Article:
Hindu girl abducted in Pakistan's Sindh, fourth incident in 15 days

Published on Oct 11, 2022 12:02 PM IST

Hindus and other minorities, who constitute just 3.5 per cent of Pakistan's population as per CIA data, continue to face persecution in the Islamic Republic. In October last year, a parliamentary panel rejected a bill against forcible conversions.

Pakistani Hindu girl was kidnapped from her house in Hyderabad.
Pakistani Hindu girl was kidnapped from her house in Hyderabad.

A Hindu girl has been reportedly abducted in Hyderabad town of Pakistan's Sindh province.

According to the girl's parents, Chandra Mehraj was kidnapped from Fateh Chowk area of Hyderabad while she was returning home. According to reports, a police complaint has been filed but the girl is yet to be found.

This comes days after three women from the minority Hindu community were kidnapped and forcibly converted to Islam, bringing into light the atrocities committed against minorities in Pakistan.

On September 24, A 14-year-old girl named Meena Meghwar was abducted from Nasarpur area and another girl was kidnapped while returning home in Mirpurkhas town.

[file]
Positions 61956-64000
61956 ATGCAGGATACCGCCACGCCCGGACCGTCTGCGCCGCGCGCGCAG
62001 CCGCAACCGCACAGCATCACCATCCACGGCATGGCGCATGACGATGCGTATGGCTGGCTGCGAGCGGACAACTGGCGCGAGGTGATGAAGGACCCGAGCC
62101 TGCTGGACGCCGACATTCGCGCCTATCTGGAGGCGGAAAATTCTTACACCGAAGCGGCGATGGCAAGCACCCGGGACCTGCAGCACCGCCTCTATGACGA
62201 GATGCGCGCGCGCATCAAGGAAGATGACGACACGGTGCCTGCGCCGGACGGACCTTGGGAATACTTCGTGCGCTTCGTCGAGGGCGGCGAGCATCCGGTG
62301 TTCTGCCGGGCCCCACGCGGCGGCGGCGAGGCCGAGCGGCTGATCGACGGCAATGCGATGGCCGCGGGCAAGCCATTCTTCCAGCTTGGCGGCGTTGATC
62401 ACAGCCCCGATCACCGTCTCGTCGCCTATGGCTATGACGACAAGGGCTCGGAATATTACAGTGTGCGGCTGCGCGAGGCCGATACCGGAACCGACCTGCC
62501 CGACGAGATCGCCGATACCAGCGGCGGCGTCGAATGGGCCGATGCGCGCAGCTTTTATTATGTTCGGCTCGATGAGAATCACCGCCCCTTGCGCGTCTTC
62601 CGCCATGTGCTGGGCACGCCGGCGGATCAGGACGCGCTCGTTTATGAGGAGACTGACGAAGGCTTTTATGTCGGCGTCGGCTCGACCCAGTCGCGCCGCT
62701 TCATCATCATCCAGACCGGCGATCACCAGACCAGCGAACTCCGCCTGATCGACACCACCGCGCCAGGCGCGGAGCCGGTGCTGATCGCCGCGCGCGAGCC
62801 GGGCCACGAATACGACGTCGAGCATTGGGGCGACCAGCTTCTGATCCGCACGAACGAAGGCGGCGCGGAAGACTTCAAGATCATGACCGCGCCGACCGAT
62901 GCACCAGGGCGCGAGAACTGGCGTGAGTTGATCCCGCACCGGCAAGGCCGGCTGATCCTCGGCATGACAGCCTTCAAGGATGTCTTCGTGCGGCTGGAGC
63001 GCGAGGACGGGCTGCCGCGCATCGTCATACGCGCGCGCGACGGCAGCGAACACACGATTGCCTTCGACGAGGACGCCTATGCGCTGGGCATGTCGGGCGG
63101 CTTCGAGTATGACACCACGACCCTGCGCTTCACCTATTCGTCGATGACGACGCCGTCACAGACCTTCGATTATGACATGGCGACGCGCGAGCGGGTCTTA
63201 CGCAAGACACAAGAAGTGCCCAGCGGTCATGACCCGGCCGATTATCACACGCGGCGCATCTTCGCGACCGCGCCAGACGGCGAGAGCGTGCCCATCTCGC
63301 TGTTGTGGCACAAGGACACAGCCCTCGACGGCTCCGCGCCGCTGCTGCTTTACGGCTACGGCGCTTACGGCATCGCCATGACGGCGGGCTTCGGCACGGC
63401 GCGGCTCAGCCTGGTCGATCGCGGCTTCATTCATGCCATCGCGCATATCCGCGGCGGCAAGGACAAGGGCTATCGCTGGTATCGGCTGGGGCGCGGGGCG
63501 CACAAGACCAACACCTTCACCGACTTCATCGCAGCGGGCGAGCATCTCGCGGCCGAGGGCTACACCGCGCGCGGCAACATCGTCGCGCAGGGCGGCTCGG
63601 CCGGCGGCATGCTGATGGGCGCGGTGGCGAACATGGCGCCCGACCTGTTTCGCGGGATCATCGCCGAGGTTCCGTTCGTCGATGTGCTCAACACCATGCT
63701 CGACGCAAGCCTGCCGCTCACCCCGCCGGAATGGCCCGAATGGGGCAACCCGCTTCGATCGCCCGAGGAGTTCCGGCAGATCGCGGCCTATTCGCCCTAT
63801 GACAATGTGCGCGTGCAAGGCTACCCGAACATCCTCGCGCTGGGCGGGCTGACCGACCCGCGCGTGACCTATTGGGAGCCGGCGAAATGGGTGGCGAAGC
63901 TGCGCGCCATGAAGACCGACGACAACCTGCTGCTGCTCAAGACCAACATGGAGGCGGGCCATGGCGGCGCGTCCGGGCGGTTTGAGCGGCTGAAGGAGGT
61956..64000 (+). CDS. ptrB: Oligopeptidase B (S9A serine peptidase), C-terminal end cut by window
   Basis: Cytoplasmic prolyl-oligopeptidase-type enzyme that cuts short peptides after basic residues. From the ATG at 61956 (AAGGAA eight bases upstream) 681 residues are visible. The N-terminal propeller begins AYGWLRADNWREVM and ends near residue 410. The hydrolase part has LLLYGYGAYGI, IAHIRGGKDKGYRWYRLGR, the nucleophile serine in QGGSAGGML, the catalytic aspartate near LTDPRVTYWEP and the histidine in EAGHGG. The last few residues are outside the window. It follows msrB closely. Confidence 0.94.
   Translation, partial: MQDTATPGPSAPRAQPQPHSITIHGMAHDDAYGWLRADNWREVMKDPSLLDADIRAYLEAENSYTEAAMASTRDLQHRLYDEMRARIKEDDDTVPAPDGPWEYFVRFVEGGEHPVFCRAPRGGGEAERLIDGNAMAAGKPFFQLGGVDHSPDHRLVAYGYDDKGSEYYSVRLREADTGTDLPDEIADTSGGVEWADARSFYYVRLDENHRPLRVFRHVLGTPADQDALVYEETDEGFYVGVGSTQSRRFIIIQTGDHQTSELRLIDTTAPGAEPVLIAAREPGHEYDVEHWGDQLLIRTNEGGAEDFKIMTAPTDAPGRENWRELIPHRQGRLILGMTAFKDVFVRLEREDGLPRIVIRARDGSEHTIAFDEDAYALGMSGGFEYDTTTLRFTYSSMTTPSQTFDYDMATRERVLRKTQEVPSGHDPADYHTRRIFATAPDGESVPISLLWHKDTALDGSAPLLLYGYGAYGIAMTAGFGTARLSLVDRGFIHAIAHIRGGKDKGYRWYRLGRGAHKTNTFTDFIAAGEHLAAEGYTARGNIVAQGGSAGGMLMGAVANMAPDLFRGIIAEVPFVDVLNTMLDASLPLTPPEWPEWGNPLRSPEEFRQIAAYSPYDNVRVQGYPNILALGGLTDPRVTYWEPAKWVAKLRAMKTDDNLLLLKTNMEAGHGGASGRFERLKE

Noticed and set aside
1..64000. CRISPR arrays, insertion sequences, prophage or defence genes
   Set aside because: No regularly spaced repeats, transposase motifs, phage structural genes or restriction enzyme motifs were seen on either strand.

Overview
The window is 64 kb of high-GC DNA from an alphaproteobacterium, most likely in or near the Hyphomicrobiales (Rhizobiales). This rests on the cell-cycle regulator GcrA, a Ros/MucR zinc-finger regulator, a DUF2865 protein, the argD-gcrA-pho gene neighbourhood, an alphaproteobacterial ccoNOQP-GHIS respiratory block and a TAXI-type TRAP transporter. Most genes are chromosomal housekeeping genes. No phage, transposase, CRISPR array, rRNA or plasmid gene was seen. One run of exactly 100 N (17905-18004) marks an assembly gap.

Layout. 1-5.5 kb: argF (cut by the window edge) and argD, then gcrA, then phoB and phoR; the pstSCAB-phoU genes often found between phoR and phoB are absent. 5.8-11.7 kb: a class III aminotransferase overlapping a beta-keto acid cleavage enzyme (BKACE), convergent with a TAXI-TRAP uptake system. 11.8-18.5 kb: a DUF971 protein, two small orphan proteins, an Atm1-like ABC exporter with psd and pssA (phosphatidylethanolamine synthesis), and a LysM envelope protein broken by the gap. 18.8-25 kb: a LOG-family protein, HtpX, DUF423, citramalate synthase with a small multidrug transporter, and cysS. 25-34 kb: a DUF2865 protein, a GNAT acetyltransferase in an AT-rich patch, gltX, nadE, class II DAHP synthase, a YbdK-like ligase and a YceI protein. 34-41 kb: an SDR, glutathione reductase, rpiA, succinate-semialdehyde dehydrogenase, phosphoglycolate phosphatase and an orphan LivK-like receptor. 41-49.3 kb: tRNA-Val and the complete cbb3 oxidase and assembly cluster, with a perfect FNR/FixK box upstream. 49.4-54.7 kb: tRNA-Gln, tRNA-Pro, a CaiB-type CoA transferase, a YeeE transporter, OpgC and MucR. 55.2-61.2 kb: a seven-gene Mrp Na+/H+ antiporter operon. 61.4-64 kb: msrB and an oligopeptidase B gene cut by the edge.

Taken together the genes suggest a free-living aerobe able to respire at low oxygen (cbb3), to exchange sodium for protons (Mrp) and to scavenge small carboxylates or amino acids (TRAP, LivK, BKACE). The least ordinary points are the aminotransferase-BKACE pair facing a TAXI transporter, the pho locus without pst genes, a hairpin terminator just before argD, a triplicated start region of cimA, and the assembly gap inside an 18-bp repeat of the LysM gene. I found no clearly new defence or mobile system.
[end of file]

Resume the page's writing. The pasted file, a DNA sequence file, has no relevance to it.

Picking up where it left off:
In the same town, a Hindu man named Ravi Kurmi alleged his wife Rakhi was kidnapped and later showed up after she allegedly converted to Islam and married a Muslim man. However, the local police claimed Rakhi converted to Islam and married Ahmed Chandio of her own will.

In recent times Pakistan has witnessed a string of atrocities against Hindus. In June this year, a teenage Hindu girl Kareena Kumari testified before court that she was forcibly converted to Islam and married a Muslim man.

The incident took place three months after three Hindu girls named Satran Oad, Kaveeta Bheel and Anita Bheel also met the same fate.

On March 21, a Hindu girl named Pooja Kumari was shot dead outside her home in Sukkur after she refused the marriage proposal of a Pakistani man.

In October last year, a parliamentary committee in Pakistan had rejected a bill against forced religious conversions with then religious affairs minister Noorul Haq Qadri saying the environment was not favourable to enact a law against forcible religious conversions. The minister had even gone on to claim that a law against forcible conversions could disturb peace in the country and make minorities more vulnerable, Dawn had reported.

According to the Central Intelligence Agency's Factbook, the Hindus, Christians and other minorities constitute just 3.5 per cent of Pakistan's population as per 2020 data.

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